If it is impossible due to financial reasons, consider utilizing your personality and skills taking part in volunteering activities outside of work. Helping others will allow you utilizing your gifts and give you a sense of greater purpose as you will be giving back to others.
By following the seven tips listed above, you will be on your way to a healthier work-life balance. Be careful not to set your goals too high, just half an hour to an hour a day can really make a difference.
About the Author: As a young entrepreneur and business blogger, Lucinda Smith has developed a passion for helping small and medium sized businesses grow. She likes to particularly focus on using technology and software solutions to save businesses time and money. She also contributes to the DNS managed print services blog.
Most professional women I consult with feel guilty about taking time off work for a variety of reasons. Some of the ones I hear most often are:
“I have so many responsibilities in my job that if I take time off it just means that when I return I have to work a mass amount of hours to get caught up. It makes the time away seem like it’s not even worth it. I end up feeling punished for being away.”
“I don’t want time away from work to hurt my reputation, jeopardize my position or impair my promotional opportunities. I’ve worked too hard to be perceived as not entirely committed or reliable.”
“I love being productive and informed. It feels like when I’m away from work for more than a day or two, I lose out on knowing what’s going on and it makes me feel out of the loop and out of control.”
“I need to save all of my time for the ‘in case of emergency’ or ‘sick parent/kid’ situations.” (Note: most of us need a cushion of time on the books for unforeseen emergencies, but saving all of your time isn’t healthy.)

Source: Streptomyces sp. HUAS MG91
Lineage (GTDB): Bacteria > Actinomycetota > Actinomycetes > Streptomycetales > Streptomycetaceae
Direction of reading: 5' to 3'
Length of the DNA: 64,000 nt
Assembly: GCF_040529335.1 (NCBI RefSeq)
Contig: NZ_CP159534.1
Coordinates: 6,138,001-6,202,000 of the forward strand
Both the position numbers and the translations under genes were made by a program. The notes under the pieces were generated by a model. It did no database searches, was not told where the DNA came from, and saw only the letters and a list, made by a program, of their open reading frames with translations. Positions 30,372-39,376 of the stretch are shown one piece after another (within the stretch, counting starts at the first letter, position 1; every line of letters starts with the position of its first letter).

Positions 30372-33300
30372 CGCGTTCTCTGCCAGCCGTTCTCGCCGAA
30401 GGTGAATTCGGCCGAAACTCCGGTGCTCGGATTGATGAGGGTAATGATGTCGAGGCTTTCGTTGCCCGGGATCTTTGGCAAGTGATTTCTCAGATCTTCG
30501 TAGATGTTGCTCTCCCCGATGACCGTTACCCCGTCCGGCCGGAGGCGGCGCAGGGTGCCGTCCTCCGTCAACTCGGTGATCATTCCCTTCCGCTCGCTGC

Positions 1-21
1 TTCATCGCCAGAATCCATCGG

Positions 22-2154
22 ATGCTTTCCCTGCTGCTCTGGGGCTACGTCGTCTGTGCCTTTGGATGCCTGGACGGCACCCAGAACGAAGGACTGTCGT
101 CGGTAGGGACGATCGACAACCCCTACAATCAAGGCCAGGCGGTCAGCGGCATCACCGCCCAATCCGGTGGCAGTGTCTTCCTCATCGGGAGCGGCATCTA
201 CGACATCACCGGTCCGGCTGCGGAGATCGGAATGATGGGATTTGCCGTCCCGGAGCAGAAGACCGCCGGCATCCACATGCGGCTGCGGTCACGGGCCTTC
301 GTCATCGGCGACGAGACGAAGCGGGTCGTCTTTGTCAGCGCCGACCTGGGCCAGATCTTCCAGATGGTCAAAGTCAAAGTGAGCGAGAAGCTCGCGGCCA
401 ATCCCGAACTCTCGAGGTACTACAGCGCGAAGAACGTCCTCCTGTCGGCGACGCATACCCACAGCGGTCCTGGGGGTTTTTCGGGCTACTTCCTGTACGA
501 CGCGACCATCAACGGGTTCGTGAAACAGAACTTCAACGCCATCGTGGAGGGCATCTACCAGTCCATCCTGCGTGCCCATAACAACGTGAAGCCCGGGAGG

The problem with this rationale is that we short change ourselves, our careers, and in the long run even our employer. If we neglect to balance our time at work by taking time off, we risk diminishing returns for ourselves and our organization. Here are a few things to consider:
- Stepping away from the day-to-day activities of the job gives your mind an opportunity to dream, create and innovate, providing fresh new ideas for how to tackle your responsibilities when you return.
- Women need to view their jobs from multiple perspectives. Vacation and relaxation is a vantage point that can give a person a whole new sense of self (both professionally and personally).
- Burnout occurs when there is too much of any one thing in a person’s life. All work and no real play contribute to an inability to see beyond the next task at hand. It creates an unhealthy cycle of reactionary behavior (too much work – not enough time – not enough energy – more backed up work, repeat).
- A temporary hiatus from the job is not just a nice-to-have, it’s essential to take time away from work to give your brain and body a break:
-Research shows that being constantly under pressure floods the brain with stress hormones, wearing down the high performance brain function that needs to occur at work to maximize our jobs and performance.
- Recent studies have reaffirmed that leisure time, including vacations, contributed to higher positive emotional levels, better coping skills, less depression and lower blood pressure.
- Women who reported that they vacationed less than once every two years were more likely to suffer from significant episodes of stress than those who took vacations at least twice a year.
So what can a dedicated, hard-driving business woman do?
Simply put, start small. Work your way into taking your vacation time by:
- Try 2 hour vacation slots in the early morning, extended lunches or late afternoons.
- Take half days during lower volume times (e.g. Thursdays and Fridays).
- Build up to extended weekends (Mondays and Fridays).
- Use vacation around the holidays or slow work cycles, when others are out too and business processes slow down a bit.
- Take time off to volunteer with charitable organizations (you likely won’t back out of the commitment and you’ll feel good about yourself for having helped others out).
- If you’re afraid to go cold turkey, then limit yourself to staying connected to your email/phone for certain periods of time while you’re out. Check in every morning and afternoon if you need to, but give yourself the rest of the day to disconnect.